Scott Dixon Wins 1st Pole At Detroit Grand Prix
DETROIT (AP) — Scott Dixon won his first pole of the year, snapping Penske Racing’s streak of having the fastest car in IndyCar qualifying this season.
Dixon hopes the favorable position — thanks to clocking a track record of 1 minute, 10.3162 seconds Saturday — will help him snap a five-race winless skid this year.
It certainly should help the two-time series champion’s chances to win the 28th race of his career at the Detroit Grand Prix, where a slick and tight 2.07-mile course isn’t known for much maneuvering. The past two races on Belle Isle, in 2008 and 2007, had just nine lead changes combined when Justin Wilson and Tony Kanaan won.
“It’s one of the toughest tracks we come to as far as passing,” Dixon said after earning his 18th career pole. “It’s definitely a handful to get around here.
“It’s a fun track, but man it’s crazy out there.
Penske’s Will Power, the IndyCar points leader, will start Sunday’s race alongside Dixon in the front row, Alex Tagliani will begin a season-best third with Simon Pagenaud fourth and EJ Viso fifth.
Dixon gave Chip Ganassi Racing its first pole this year and hopes to give the team its second straight win.
It will be tough for Dario Franchitti to do it.
The reigning Indianapolis 500 champion and Ganassi driver will start 15th in the 25-car field. He blamed Ed Carpenter’s sputtering car and questionable tactics for getting in his way and slowing him down in qualifying.
“When a faster car does come up, get the hell out of the road,” Franchitti said. “At some point, when we’re in that position we can return the favor.”
Franchitti, though, acknowledged it might be difficult to get payback by winning a race that doesn’t lend itself to passing.
“It’s tough,” he said. “There’s going to be a lot of aggression from everyone back there.”
Franchitti started his last race 16th and finished in front, winning his third signature race in open-wheel racing after making an Indianapolis 500-record 35th lead change.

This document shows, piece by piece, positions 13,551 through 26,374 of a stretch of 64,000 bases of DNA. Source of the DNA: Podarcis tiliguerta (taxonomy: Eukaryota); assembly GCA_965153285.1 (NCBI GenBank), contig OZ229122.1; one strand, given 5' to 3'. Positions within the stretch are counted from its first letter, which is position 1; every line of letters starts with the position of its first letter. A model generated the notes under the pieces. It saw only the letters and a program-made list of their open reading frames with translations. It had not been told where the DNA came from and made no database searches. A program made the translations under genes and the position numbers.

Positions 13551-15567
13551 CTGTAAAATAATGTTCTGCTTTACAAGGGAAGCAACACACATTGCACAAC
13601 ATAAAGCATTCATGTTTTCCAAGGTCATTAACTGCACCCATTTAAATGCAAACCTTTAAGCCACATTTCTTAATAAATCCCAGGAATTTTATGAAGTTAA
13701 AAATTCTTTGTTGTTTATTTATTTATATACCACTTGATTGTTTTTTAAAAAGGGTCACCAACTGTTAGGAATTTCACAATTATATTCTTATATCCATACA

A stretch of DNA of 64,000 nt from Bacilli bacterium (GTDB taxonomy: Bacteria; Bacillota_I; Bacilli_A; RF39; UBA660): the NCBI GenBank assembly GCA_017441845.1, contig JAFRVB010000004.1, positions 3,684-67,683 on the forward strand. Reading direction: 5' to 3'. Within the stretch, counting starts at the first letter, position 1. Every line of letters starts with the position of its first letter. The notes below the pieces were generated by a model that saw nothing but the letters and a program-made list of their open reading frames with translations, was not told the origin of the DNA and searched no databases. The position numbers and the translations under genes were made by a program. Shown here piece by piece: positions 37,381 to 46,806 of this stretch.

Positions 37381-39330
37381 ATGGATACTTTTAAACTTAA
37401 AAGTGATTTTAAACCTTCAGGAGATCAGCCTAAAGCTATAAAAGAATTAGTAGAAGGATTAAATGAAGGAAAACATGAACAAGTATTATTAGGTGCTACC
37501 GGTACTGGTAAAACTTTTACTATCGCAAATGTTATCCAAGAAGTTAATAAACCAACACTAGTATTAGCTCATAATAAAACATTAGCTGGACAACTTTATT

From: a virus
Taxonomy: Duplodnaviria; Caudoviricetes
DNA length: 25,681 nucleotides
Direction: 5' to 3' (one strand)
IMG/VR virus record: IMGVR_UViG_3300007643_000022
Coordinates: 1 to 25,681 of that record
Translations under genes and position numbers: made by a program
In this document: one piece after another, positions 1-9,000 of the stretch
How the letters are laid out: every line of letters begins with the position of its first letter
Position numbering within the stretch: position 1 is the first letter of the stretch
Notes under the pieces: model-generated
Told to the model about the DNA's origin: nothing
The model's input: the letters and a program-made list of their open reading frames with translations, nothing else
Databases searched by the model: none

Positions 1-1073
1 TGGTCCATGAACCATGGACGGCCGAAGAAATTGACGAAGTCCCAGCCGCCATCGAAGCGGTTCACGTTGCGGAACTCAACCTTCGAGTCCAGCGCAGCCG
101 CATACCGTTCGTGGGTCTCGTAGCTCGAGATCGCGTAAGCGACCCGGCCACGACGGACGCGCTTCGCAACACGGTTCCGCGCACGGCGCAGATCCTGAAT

Dixon finished second to Franchitti for the sixth time in his career Sunday and was a runner-up for the third time in five races this season. He led 44 laps at the Indy 500 and exchanged leads with Franchitti 10 times during the last 60 laps.
Penske won the first four IndyCar races with Chevrolet engines before IndyCar gave Honda-powered teams, such as Ganassi’s, a boost that paid off for Franchitti in one of Ganassi’s cars at the Indy 500.
“I think I got his attention last week,” Ganassi said. “We still have to race on Sunday.”
With Penske’s money, power and passion, the area in which he lives has an auto race again for the first time since 2008.
“This is an opportunity to showcase Detroit,” Penske said. “We have 5 hours of TV coverage, great support from the corporate community along with having the mayor’s office and city council on the same page to benefit the city and region.”
Penske is hoping the series’ owners can stick together after he said they were unified during an hour-long gathering prior to a meeting with IndyCar CEO Randy Bernard on Saturday afternoon.
“Everyone in there is good,” Penske said before taking off on a scooter — just minutes before Bernard walked in the Panther Racing hospitality tent to address the group.
Bernard, the leader of a series that seems to be building momentum off a thrilling Indy 500, confirmed speculation on his Twitter account that a team owner is trying to get him fired. Bernard doesn’t regret publicly fueling the discord, adding he has been an advocate for the owners during his two-plus years in charge. He was pleased with his talk with owners that lasted almost 40 minutes.
“We had a very productive meeting,” he said. “It was excellent.”
Power hopes IndyCar leadership, team owners and drivers can figure out a way to avoid stunting success that has been building since two American open-wheel series became one in 2008 after division drained the interest in the sport.
“We’re growing in terms of fans at the track, sponsorships, competition at the track and car count,” Power said. “If you think about where we are compared to five years ago, it’s a massive difference — night and day.”
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